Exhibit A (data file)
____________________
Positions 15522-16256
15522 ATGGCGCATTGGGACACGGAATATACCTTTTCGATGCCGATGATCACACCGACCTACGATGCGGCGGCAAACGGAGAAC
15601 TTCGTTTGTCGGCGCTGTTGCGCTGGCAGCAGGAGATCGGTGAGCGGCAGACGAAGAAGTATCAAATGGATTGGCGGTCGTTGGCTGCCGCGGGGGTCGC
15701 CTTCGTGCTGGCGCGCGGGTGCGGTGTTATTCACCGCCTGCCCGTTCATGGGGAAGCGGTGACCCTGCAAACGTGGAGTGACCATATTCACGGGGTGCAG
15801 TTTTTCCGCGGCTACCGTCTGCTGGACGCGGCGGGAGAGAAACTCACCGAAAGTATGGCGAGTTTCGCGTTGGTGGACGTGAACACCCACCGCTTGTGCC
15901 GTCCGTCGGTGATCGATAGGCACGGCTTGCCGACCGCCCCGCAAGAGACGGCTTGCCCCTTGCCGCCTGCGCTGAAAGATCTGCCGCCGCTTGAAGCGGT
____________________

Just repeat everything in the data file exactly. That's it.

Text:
Positions 15522-16256
15522 ATGGCGCATTGGGACACGGAATATACCTTTTCGATGCCGATGATCACACCGACCTACGATGCGGCGGCAAACGGAGAAC
15601 TTCGTTTGTCGGCGCTGTTGCGCTGGCAGCAGGAGATCGGTGAGCGGCAGACGAAGAAGTATCAAATGGATTGGCGGTCGTTGGCTGCCGCGGGGGTCGC
15701 CTTCGTGCTGGCGCGCGGGTGCGGTGTTATTCACCGCCTGCCCGTTCATGGGGAAGCGGTGACCCTGCAAACGTGGAGTGACCATATTCACGGGGTGCAG
15801 TTTTTCCGCGGCTACCGTCTGCTGGACGCGGCGGGAGAGAAACTCACCGAAAGTATGGCGAGTTTCGCGTTGGTGGACGTGAACACCCACCGCTTGTGCC
15901 GTCCGTCGGTGATCGATAGGCACGGCTTGCCGACCGCCCCGCAAGAGACGGCTTGCCCCTTGCCGCCTGCGCTGAAAGATCTGCCGCCGCTTGAAGCGGT